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ERIC Number: ED543259
Record Type: Non-Journal
Publication Date: 2013-Apr
Pages: 40
Abstractor: ERIC
Reference Count: 45
Provisional Admission Practices: Blending Access and Support to Facilitate Student Success
Nichols, Andrew Howard; Clinedinst, Melissa
Pell Institute for the Study of Opportunity in Higher Education
This report examines provisional admission as an initiative that can expand four-year college access and success for students from economically disadvantaged backgrounds. Provisional admission policies and programs enable students to enroll at an institution under specific conditions. Students are often required to meet certain academic performance requirements, such as credit hour or GPA thresholds, and participate in academic support services. In this report, a mixed methods approach is used to provide a solid foundational understanding of provisional admission practices. Findings from the survey suggest that provisional admission may be an overlooked and underutilized initiative at many four-year colleges and universities, particularly public institutions. Fewer than three out of five survey respondents (57%) reported having a provisional admission program. Additionally, these programs were found to help academically underprepared students persist to the second year at equal rates to their peers with stronger academic profiles upon enrollment. Despite being considered academically underprepared upon enrollment, more than seven out of ten students in these programs complete the first year. The qualitative analysis from the data collected on the institutional site visits revealed that provisional admission programs helped: (1) Promote postsecondary access to four-year institutions; (2) Strengthen students' academic skills; (3) Develop students' study and time management skills; (4) Build students' confidence; and (5) Develop relationships between students and their peers and institutional staff and faculty. Additionally, the authors discovered that three distinct provisional admission models were being used by the colleges and universities they visited. One model involved the use of a cohort-based curricular instruction model that supported students during the first year. Other schools either used a summer bridge experience model or a supplemental tutoring-based model. They found that the provisional admission programs were all quite distinct and tailored to meet both the goals and needs of students and the institution. Although the authors recommend the use of provisional admission programs, they hesitate to suggest a specific model. Programs should be designed to meet institutional needs and resources. Thus, they offer the following eight elements that provisional admission programs should include and support: (1) Academic support; (2) Clearly outlined policies and requirements; (3) Faculty involvement; (4) Early contact with students; (5) Engagement within the larger student community; (6) Student performance monitoring; (7) Extended contact with students; and (8) Program evaluation. Appended are: (1) References; and (2) Institutional Pell Grant Data. (Contains 7 tables, 10 figures and 14 footnotes.)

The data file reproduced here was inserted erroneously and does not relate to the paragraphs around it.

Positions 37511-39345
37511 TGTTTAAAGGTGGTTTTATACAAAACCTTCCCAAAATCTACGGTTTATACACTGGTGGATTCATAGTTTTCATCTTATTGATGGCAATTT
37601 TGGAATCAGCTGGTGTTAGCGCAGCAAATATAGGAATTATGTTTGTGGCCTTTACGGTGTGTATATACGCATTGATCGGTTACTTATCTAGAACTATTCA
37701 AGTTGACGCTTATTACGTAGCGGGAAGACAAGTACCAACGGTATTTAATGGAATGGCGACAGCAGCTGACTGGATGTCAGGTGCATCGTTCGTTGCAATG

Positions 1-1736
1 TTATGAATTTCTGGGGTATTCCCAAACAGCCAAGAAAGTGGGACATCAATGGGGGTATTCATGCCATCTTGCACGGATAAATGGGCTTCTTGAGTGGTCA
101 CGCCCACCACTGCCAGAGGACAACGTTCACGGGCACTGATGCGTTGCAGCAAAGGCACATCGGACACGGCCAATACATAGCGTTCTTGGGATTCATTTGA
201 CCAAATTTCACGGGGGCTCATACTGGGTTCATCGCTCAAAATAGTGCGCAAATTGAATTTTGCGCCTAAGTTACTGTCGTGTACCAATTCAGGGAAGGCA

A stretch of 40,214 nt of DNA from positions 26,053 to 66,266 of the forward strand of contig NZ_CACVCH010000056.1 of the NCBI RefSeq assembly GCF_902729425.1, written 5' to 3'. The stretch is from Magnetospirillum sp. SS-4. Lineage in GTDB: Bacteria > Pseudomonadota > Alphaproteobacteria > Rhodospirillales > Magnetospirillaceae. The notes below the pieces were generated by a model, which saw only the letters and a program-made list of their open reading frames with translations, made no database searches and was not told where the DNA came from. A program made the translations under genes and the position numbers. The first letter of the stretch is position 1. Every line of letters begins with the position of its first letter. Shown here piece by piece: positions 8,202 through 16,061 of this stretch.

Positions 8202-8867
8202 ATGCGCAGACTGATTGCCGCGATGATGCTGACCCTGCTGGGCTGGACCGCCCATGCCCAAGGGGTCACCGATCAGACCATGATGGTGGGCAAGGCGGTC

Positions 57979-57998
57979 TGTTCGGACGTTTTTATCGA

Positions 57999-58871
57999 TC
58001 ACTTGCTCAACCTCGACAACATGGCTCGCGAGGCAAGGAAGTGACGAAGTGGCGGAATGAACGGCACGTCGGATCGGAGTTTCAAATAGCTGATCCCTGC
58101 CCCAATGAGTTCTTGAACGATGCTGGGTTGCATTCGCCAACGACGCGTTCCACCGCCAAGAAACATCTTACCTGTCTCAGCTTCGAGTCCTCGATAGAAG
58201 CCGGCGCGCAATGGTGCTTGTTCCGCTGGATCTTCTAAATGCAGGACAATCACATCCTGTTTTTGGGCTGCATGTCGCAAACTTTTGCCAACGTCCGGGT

Pell Institute for the Study of Opportunity in Higher Education. 1025 Vermont Avenue NW Suite 1020, Washington, DC 20005. Tel: 202-638-2887; Fax: 202-638-3808; e-mail:; Web site:
Publication Type: Reports - Research
Education Level: Higher Education; Postsecondary Education
Audience: N/A
Language: English
Sponsor: Lumina Foundation for Education
Authoring Institution: Pell Institute for the Study of Opportunity in Higher Education; National Association for College Admission Counseling
Identifiers - Location: California; Massachusetts; North Carolina; Ohio; South Carolina